Primary tabs

Satellite‐Observed Changes in Mexico's Offshore Gas Flaring Activity Linked...

Zhang, Y., R. Gautam, D. Zavala‐Araiza, D. Jacob, R. Zhang, L. Zhu, J. Sheng, and T. Scarpelli (2019), Satellite‐Observed Changes in Mexico's Offshore Gas Flaring Activity Linked to Oil/Gas Regulations, Geophys. Res. Lett., 46, 1879-1888, doi:10.1029/2018GL081145.
Abstract: 

Gas flaring is a commonly used practice in the oil and gas sector that leads to key air pollutant and greenhouse gas emissions. Here we use multipollutant (NO2, SO2) satellite observations from 2005 to 2017 to quantify gas flaring activity in Mexico's offshore production cluster, which produces ~50–70% of the country's oil and is among the world's largest oil fields. We estimate annual flared gas volume ranging from 5.5 to 20 × 109 m3 over the Mexican offshore corresponding to >40% associated gas production, which is significantly larger than for instance offshore United States where reportedly <3% of associated gas is flared. The 13‐year record of satellite‐derived gas flaring indicates a drastic increase until 2008 and a decline afterward. While the increased flaring is associated with efforts to enhance oil production, the post‐2008 decline is linked to an expanding capacity of associated gas utilization, providing a continuing opportunity to reduce flaring for environmental and economic benefits. Plain Language Summary Gas flaring, a commonly used practice in the oil and gas sector to burn off associated natural gas, leads to significant economic loss and emissions of key air pollutants (e.g., SO2 and NO2) and greenhouse gases (e.g., methane and carbon dioxide). Global efforts have been underway to reduce gas flaring, which is considered a viable mitigation option to reduce criteria air pollutants and greenhouse gas emissions, because of technology availability and potential economic gains. In this context, it becomes increasingly important to independently quantify and track gas flaring activity over time, as well as independently evaluate progress in oil/gas regulations and policy implementation, toward mitigation measures. Here we applied a combined analysis of satellite NO2 and SO2 observations over offshore Mexico, one of the world's largest offshore oil production complexes, during 2005–2017. The 13‐year record showed an increase in gas flaring until 2008 associated with efforts to enhance oil production and a decline after 2008 linked to an expanding capacity of associated gas utilization.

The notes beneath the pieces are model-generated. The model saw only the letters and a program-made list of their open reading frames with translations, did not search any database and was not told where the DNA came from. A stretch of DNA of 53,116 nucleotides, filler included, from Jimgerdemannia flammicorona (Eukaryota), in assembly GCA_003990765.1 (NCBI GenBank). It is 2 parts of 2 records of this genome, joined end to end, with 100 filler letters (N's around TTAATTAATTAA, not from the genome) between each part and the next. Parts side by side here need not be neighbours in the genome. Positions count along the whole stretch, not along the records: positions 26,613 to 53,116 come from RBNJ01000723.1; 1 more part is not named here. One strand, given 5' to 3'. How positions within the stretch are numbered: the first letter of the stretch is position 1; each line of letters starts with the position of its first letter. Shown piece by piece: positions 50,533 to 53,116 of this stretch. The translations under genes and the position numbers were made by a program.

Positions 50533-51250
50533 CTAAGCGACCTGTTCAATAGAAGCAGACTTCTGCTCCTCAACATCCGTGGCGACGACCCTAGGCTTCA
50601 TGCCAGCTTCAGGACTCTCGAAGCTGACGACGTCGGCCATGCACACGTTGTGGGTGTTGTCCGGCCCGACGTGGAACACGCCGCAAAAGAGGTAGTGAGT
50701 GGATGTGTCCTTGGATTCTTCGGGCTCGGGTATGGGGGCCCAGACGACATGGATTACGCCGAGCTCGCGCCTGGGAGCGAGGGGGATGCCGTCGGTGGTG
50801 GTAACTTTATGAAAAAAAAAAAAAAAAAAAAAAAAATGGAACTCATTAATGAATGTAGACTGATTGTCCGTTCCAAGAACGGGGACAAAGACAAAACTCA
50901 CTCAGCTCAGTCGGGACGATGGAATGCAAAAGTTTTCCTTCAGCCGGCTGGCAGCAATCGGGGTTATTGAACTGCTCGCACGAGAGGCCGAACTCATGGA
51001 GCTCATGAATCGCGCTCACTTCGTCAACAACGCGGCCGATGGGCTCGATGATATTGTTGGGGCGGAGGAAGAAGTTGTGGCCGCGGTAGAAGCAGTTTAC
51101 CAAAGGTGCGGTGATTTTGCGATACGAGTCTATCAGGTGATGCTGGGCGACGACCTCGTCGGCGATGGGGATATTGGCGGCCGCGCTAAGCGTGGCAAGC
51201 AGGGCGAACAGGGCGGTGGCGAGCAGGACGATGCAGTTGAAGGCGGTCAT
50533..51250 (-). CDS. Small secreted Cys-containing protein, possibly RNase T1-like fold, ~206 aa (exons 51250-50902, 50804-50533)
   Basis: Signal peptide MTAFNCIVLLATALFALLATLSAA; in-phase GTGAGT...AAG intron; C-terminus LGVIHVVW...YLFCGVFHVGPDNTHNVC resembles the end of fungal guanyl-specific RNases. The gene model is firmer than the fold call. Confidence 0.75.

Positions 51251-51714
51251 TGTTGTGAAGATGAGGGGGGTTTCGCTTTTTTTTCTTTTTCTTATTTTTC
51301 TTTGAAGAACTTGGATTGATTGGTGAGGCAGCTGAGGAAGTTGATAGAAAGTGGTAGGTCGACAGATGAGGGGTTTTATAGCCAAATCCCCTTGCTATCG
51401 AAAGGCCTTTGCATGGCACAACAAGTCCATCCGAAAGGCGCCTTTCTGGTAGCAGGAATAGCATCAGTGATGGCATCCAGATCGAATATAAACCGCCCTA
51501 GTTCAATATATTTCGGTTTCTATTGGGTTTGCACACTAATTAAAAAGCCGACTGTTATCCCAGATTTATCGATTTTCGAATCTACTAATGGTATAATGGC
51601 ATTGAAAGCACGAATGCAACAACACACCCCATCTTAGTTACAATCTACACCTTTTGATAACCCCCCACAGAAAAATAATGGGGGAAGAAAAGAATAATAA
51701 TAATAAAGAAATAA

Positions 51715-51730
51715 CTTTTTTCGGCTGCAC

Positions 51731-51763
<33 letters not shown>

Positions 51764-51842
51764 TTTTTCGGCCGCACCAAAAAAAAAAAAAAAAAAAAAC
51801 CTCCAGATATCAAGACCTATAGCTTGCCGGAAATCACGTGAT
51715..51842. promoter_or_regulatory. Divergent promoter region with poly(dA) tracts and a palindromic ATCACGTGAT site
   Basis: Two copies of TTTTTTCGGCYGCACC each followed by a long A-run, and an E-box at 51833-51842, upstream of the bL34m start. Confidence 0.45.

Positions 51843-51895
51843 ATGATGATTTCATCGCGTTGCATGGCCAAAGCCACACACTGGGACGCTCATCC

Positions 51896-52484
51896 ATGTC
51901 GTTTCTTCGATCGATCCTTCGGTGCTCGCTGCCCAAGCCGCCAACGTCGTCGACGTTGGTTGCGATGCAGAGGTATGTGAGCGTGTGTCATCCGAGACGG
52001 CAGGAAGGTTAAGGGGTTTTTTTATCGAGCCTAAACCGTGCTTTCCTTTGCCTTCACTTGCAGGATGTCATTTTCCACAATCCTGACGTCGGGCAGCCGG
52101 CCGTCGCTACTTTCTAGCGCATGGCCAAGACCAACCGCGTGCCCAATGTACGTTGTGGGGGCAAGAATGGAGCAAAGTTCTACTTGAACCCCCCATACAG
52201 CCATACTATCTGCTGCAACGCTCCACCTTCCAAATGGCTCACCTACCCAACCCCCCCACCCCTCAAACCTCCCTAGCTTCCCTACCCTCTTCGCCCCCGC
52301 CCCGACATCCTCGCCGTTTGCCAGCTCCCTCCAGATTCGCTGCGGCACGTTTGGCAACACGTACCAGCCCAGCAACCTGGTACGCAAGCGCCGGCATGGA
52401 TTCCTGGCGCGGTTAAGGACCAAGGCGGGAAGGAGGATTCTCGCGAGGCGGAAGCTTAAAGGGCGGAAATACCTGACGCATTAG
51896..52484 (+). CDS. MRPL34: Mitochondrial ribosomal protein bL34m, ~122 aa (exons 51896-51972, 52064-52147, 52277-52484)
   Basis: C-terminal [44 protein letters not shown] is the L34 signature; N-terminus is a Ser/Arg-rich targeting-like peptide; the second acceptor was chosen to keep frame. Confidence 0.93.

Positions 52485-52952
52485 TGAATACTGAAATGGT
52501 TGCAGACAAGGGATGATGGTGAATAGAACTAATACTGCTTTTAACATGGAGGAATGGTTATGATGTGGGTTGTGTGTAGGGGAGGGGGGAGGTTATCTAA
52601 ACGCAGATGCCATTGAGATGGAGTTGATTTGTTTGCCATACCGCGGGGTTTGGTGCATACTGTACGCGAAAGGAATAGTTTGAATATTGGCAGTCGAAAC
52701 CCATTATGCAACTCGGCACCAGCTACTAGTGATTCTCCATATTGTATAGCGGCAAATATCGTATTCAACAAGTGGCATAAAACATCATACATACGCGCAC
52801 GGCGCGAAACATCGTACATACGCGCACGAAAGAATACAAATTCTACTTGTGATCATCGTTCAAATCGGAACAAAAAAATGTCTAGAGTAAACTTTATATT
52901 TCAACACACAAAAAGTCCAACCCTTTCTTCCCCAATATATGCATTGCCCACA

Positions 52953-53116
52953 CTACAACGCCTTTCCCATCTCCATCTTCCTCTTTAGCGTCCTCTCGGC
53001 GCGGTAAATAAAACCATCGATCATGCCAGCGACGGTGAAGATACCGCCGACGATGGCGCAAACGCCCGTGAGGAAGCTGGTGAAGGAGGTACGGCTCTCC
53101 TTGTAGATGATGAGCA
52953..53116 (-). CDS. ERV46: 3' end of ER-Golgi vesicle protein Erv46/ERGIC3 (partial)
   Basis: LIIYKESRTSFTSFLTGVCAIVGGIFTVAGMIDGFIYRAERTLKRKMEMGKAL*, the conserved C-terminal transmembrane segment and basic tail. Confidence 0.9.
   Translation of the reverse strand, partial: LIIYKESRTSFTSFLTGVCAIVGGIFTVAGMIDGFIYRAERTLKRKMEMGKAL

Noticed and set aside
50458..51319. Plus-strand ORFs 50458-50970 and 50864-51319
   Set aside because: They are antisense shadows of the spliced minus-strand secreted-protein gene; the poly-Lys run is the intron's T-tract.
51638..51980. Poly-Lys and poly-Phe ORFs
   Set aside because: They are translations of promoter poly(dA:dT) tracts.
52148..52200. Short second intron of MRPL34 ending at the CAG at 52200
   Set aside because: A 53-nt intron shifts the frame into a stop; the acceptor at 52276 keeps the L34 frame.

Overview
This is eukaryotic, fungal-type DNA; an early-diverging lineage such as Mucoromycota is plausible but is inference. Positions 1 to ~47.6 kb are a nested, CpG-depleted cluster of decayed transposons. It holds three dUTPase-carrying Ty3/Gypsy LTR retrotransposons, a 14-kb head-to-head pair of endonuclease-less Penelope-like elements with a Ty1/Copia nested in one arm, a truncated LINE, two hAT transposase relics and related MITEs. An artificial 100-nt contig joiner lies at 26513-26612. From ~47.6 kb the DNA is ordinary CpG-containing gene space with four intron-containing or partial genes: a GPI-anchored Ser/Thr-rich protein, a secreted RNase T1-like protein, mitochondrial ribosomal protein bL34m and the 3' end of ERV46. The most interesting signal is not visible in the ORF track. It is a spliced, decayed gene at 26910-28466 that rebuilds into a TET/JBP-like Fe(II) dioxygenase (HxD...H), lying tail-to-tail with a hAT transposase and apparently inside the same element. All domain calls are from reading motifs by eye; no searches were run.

PDF of Publication: 
Download from publisher's website.
Research Program: 
Carbon Cycle & Ecosystems Program (CCEP)